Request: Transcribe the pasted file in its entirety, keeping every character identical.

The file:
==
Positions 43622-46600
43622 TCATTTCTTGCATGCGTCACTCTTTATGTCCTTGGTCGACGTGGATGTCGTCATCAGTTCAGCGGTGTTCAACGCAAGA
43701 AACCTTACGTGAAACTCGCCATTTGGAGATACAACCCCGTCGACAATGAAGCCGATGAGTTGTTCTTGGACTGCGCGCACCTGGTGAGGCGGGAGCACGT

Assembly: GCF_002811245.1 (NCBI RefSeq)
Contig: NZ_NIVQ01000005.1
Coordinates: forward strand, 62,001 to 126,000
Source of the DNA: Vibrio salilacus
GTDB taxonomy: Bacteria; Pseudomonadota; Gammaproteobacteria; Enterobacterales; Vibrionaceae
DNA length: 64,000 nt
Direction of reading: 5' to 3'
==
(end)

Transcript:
Positions 43622-46600
43622 TCATTTCTTGCATGCGTCACTCTTTATGTCCTTGGTCGACGTGGATGTCGTCATCAGTTCAGCGGTGTTCAACGCAAGA
43701 AACCTTACGTGAAACTCGCCATTTGGAGATACAACCCCGTCGACAATGAAGCCGATGAGTTGTTCTTGGACTGCGCGCACCTGGTGAGGCGGGAGCACGT

Assembly: GCF_002811245.1 (NCBI RefSeq)
Contig: NZ_NIVQ01000005.1
Coordinates: forward strand, 62,001 to 126,000
Source of the DNA: Vibrio salilacus
GTDB taxonomy: Bacteria; Pseudomonadota; Gammaproteobacteria; Enterobacterales; Vibrionaceae
DNA length: 64,000 nt
Direction of reading: 5' to 3'